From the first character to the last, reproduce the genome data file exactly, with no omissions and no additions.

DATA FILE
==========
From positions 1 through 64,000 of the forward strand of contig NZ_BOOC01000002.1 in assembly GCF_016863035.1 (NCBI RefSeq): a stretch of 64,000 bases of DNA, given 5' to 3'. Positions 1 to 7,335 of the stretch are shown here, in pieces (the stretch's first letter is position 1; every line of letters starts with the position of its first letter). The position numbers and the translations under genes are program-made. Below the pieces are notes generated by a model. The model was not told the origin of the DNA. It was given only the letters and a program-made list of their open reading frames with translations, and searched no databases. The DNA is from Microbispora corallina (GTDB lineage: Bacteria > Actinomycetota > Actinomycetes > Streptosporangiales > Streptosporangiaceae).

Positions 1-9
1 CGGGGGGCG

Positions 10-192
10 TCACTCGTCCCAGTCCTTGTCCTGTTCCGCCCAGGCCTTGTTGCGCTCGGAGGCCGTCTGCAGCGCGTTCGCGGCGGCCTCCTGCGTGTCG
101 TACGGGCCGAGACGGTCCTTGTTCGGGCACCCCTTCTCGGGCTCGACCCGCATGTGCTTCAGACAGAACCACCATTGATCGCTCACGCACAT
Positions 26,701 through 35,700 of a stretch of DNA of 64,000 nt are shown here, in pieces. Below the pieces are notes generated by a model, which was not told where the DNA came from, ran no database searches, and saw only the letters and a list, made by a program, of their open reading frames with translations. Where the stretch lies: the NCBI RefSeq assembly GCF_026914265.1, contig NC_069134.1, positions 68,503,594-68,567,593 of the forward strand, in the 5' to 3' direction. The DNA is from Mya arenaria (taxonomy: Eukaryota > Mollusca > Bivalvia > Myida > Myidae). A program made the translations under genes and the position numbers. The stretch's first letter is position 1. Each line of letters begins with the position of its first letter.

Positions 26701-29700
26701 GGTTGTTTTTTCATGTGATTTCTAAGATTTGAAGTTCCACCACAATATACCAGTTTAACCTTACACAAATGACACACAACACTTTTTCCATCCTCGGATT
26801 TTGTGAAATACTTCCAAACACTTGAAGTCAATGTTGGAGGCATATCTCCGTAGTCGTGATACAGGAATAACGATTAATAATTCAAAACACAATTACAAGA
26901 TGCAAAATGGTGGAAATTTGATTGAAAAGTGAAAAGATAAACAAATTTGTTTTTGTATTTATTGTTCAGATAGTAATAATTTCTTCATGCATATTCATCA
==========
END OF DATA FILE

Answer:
From positions 1 through 64,000 of the forward strand of contig NZ_BOOC01000002.1 in assembly GCF_016863035.1 (NCBI RefSeq): a stretch of 64,000 bases of DNA, given 5' to 3'. Positions 1 to 7,335 of the stretch are shown here, in pieces (the stretch's first letter is position 1; every line of letters starts with the position of its first letter). The position numbers and the translations under genes are program-made. Below the pieces are notes generated by a model. The model was not told the origin of the DNA. It was given only the letters and a program-made list of their open reading frames with translations, and searched no databases. The DNA is from Microbispora corallina (GTDB lineage: Bacteria > Actinomycetota > Actinomycetes > Streptosporangiales > Streptosporangiaceae).

Positions 1-9
1 CGGGGGGCG

Positions 10-192
10 TCACTCGTCCCAGTCCTTGTCCTGTTCCGCCCAGGCCTTGTTGCGCTCGGAGGCCGTCTGCAGCGCGTTCGCGGCGGCCTCCTGCGTGTCG
101 TACGGGCCGAGACGGTCCTTGTTCGGGCACCCCTTCTCGGGCTCGACCCGCATGTGCTTCAGACAGAACCACCATTGATCGCTCACGCACAT
Positions 26,701 through 35,700 of a stretch of DNA of 64,000 nt are shown here, in pieces. Below the pieces are notes generated by a model, which was not told where the DNA came from, ran no database searches, and saw only the letters and a list, made by a program, of their open reading frames with translations. Where the stretch lies: the NCBI RefSeq assembly GCF_026914265.1, contig NC_069134.1, positions 68,503,594-68,567,593 of the forward strand, in the 5' to 3' direction. The DNA is from Mya arenaria (taxonomy: Eukaryota > Mollusca > Bivalvia > Myida > Myidae). A program made the translations under genes and the position numbers. The stretch's first letter is position 1. Each line of letters begins with the position of its first letter.

Positions 26701-29700
26701 GGTTGTTTTTTCATGTGATTTCTAAGATTTGAAGTTCCACCACAATATACCAGTTTAACCTTACACAAATGACACACAACACTTTTTCCATCCTCGGATT
26801 TTGTGAAATACTTCCAAACACTTGAAGTCAATGTTGGAGGCATATCTCCGTAGTCGTGATACAGGAATAACGATTAATAATTCAAAACACAATTACAAGA
26901 TGCAAAATGGTGGAAATTTGATTGAAAAGTGAAAAGATAAACAAATTTGTTTTTGTATTTATTGTTCAGATAGTAATAATTTCTTCATGCATATTCATCA